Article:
Anthony A. Kossiakoff is the Otho S.A. Sprague Distinguished Service Professor in the Department of Biochemistry and Molecular Biology at the University of Chicago. He earned his BS in Chemistry and Mathematics at Davis and Elkins College and his Ph.D in Physical Chemistry at the University of Delaware. He was a postdoctorial fellow in structural biology at the California Institute of Technology. He then joined the faculty of the Biology Department at Brookhaven National Laboratory in 1975 where he worked in the area of neutron diffraction of proteins. In 1983 he joined Genentech as Director of Biocatalysis. He subsequently helped establish the Protein Engineering Department and served as its Director from 1986- 1998. In 1998 he moved to the University of Chicago in the Department of Biochemistry and Molecular Biology and served as Chair from 1998 to 2012. He also served as the Director of the Institute of Biophysical Dynamics at the University of Chicago from 1998- 2003. He was elected as a Fellow of the American Association for the Advancement of Science in 2012. He received the Anfinsen Award from the Protein Society recognizing contributions in technology development in protein science. He is a member of the alumni Hall of Fame at the University of Delaware and was conferred an Honorary Degree in Science by Davis and Elkins College.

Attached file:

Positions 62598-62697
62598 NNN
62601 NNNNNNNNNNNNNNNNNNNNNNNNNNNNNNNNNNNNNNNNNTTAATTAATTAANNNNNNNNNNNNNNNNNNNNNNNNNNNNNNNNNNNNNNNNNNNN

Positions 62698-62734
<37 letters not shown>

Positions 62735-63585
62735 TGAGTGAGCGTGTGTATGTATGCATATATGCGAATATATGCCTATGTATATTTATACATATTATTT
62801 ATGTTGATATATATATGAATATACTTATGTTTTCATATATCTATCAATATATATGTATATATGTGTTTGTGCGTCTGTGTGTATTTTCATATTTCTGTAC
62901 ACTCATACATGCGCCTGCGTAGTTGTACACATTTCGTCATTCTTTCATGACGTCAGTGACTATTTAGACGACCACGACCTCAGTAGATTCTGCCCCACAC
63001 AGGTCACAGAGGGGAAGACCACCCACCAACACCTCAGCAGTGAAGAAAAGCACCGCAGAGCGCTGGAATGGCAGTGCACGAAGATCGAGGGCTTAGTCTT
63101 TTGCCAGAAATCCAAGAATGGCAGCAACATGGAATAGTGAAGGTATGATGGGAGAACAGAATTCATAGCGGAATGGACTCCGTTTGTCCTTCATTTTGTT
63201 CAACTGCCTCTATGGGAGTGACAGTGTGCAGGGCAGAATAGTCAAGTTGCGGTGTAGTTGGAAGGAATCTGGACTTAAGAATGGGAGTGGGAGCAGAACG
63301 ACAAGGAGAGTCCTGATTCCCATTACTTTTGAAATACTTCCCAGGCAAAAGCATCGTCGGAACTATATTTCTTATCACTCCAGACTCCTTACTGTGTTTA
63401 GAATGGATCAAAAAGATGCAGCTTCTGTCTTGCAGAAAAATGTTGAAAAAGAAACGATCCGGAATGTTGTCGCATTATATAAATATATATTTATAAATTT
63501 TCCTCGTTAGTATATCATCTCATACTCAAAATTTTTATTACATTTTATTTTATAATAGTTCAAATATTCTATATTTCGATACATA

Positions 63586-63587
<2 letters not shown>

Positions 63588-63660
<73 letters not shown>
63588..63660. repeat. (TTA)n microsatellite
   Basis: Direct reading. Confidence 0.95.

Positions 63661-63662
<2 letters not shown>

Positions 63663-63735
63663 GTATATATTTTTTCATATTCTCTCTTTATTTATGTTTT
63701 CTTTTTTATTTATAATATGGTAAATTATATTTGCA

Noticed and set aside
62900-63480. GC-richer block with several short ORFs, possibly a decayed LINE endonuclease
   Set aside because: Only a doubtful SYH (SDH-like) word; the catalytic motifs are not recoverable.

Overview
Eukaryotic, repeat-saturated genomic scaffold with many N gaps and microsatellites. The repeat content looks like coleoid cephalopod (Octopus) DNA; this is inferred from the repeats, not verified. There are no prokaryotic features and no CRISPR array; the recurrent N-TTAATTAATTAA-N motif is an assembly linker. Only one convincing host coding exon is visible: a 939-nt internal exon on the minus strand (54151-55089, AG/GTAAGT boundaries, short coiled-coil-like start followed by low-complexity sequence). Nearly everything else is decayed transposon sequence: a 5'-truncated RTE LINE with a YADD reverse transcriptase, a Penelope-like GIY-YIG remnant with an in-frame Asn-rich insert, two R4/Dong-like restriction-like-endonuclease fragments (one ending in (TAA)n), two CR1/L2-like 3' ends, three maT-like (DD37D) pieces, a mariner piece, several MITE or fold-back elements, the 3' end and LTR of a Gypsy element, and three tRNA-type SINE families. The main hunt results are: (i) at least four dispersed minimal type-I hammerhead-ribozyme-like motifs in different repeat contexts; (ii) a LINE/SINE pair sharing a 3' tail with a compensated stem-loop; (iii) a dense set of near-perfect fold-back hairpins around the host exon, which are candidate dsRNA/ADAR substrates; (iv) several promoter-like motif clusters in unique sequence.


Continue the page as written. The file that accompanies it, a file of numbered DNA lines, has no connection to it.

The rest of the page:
Research Interests

Research interests focus on the structure-function and energetic interrelationships defining the molecular recognition processes that trigger and regulate biological processes. These relationships are addressed using a combination of tools and techniques including protein and antibody engineering, structural biology, directed evolution, synthetic biology, biophysical analyses and cell biology. Developing tools to study functional transient conformational states by structural biology based on customized synthetic antibodies. Methods to enable structure determination of small protein systems by cryo-EM. Receptor-mediated drug delivery. Immuno-based bio-therapeutics: T-cell engineering, engineering universal CARTs systems and plug and play bispecific T-cell engagers.

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Primary Section

Section 29: Biophysics and Computational Biology

Secondary Section

Section 21: Biochemistry